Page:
257 Department of External Affairs to Embassy in Washington
Cablegram 832 CANBERRA, 28 September 1948, 3 p.m.
Your 1052, paragraph 6.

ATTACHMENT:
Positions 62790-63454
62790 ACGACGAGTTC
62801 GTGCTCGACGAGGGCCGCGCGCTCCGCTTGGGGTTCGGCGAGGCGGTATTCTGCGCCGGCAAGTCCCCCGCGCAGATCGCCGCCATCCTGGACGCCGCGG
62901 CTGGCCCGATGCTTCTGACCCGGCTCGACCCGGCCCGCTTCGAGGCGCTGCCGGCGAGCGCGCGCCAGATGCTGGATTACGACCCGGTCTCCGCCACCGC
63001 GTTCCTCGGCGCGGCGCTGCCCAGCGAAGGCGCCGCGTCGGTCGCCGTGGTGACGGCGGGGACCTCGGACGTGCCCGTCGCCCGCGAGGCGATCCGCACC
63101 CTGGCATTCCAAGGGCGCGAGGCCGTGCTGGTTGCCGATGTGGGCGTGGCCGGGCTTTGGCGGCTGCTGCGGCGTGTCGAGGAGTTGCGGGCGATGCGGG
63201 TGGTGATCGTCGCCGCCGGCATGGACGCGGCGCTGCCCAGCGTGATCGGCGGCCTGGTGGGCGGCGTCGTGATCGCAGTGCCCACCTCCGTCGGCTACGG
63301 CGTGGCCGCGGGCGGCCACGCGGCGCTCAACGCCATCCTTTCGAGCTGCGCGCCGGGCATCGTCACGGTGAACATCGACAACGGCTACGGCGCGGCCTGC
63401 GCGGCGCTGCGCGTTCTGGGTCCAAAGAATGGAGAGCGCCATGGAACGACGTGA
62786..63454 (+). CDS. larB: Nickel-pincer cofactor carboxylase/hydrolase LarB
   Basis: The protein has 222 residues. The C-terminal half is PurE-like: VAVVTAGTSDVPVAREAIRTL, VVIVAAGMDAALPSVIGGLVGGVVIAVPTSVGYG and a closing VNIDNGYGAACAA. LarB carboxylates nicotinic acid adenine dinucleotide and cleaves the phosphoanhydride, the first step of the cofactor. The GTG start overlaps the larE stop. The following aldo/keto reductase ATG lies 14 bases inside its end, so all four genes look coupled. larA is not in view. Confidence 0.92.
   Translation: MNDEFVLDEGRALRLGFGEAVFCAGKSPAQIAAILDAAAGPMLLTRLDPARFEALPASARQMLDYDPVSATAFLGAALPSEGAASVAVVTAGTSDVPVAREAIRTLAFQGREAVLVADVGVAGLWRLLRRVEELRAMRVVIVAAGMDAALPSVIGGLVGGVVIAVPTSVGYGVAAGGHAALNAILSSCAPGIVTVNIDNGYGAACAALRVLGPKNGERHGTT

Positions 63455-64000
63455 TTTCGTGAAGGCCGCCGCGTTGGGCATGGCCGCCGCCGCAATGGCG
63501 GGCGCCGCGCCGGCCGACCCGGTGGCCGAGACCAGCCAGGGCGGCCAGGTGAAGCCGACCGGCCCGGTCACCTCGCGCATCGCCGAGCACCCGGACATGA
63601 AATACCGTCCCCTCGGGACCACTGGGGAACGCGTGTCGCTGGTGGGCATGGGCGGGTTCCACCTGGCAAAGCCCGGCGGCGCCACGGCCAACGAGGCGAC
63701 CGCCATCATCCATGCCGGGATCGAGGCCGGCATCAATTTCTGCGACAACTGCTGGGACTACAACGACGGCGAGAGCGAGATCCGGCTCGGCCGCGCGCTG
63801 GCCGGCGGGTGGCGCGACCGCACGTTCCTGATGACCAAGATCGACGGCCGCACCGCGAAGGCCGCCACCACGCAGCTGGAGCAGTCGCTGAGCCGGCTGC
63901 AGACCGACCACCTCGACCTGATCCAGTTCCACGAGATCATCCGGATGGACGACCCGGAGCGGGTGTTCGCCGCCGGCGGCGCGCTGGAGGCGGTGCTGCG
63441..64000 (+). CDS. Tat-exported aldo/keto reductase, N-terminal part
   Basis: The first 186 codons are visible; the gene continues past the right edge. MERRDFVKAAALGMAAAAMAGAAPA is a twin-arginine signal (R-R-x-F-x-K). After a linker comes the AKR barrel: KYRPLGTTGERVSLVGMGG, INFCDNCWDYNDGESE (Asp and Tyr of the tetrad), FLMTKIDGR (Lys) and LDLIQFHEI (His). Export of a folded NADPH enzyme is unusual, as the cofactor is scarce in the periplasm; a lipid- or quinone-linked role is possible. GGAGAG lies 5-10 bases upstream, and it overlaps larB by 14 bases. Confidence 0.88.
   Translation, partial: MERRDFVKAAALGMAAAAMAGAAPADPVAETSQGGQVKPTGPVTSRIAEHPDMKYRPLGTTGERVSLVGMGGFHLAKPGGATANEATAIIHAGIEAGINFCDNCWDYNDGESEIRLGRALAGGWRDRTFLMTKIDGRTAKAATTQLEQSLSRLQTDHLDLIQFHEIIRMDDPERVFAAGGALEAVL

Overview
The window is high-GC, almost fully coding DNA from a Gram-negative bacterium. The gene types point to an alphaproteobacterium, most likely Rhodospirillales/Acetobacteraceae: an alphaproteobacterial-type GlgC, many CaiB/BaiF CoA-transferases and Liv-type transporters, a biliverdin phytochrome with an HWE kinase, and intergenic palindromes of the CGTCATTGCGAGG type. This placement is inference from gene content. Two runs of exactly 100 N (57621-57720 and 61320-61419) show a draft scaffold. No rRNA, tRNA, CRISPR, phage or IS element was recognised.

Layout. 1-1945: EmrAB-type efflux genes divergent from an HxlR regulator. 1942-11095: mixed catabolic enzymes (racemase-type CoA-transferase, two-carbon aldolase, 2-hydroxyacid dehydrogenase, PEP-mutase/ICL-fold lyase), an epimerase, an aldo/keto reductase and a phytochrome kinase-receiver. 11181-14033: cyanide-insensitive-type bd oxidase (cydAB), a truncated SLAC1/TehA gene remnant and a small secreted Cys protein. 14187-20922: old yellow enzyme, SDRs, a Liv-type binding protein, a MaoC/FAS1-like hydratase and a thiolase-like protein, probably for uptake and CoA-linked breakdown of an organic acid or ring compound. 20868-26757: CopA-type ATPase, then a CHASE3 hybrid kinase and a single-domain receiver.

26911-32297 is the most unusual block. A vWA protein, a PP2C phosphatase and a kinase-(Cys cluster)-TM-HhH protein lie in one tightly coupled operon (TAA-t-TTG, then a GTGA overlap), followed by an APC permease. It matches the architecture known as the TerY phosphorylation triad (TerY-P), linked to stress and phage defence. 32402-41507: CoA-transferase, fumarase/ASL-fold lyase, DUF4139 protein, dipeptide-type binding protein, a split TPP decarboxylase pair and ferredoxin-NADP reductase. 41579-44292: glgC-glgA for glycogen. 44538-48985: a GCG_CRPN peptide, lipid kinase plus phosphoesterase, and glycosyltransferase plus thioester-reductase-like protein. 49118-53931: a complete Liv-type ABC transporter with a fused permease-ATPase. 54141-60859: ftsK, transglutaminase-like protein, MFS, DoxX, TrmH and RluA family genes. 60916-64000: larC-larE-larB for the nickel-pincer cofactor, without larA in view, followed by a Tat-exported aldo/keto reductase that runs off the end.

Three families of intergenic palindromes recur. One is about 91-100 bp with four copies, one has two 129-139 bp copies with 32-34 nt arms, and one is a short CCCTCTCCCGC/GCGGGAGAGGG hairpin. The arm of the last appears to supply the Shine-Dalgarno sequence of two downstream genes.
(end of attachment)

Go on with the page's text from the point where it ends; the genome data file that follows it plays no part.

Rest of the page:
You should impress on Butterworth that in present delicate situation Hatta has much less room for manoeuvre, than have the Dutch. Consequently, while Critchley confidently expects that the Republic will ultimately be able to accept the American proposals, it is apparent that Hatta must proceed with caution for the time being until he is certain that his position is clear. If he were to come out immediately with unreserved acceptance of the proposals, he might well alienate some of his more doubtful supporters and upset present precarious balance. To press him to show his hand at this stage would be to weaken his position. We feel therefore that United States Government should not be too greatly concerned with Republican reservations. it is the Netherlands authorities who can most assist matters at this stage by showing genuine spirit of compromise. In this connection, Critchley reports that there are signs that American and other pressures on the Netherlands are having some effect. The Hague has telegraphed Batavia that it expects to be able to make a 'substantial contribution' by October 1st and the Netherlands authorities have formally put off for at least a week the eviction of Republican families from Batavia. The United States Government can help greatly with continued firmness towards the Netherlands.